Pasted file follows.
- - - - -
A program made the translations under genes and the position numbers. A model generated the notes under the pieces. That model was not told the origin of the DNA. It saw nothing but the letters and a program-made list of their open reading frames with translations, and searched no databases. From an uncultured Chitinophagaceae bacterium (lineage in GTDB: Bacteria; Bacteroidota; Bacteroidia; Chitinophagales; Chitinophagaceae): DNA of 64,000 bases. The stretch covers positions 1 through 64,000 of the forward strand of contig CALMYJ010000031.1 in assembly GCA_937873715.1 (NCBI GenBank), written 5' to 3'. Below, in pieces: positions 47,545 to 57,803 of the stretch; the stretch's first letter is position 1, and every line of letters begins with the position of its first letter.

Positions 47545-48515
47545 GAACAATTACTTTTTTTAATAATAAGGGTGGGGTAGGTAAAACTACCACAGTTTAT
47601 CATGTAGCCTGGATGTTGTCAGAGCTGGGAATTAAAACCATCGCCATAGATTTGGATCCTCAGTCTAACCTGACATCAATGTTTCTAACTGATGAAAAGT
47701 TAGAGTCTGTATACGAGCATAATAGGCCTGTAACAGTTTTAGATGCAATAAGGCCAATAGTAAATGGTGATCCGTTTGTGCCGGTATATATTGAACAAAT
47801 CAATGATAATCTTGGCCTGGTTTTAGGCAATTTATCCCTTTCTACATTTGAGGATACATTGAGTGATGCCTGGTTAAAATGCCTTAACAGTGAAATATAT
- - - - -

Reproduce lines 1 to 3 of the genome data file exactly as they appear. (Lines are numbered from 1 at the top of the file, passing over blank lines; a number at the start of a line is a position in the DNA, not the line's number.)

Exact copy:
A program made the translations under genes and the position numbers. A model generated the notes under the pieces. That model was not told the origin of the DNA. It saw nothing but the letters and a program-made list of their open reading frames with translations, and searched no databases. From an uncultured Chitinophagaceae bacterium (lineage in GTDB: Bacteria; Bacteroidota; Bacteroidia; Chitinophagales; Chitinophagaceae): DNA of 64,000 bases. The stretch covers positions 1 through 64,000 of the forward strand of contig CALMYJ010000031.1 in assembly GCA_937873715.1 (NCBI GenBank), written 5' to 3'. Below, in pieces: positions 47,545 to 57,803 of the stretch; the stretch's first letter is position 1, and every line of letters begins with the position of its first letter.

Positions 47545-48515
47545 GAACAATTACTTTTTTTAATAATAAGGGTGGGGTAGGTAAAACTACCACAGTTTAT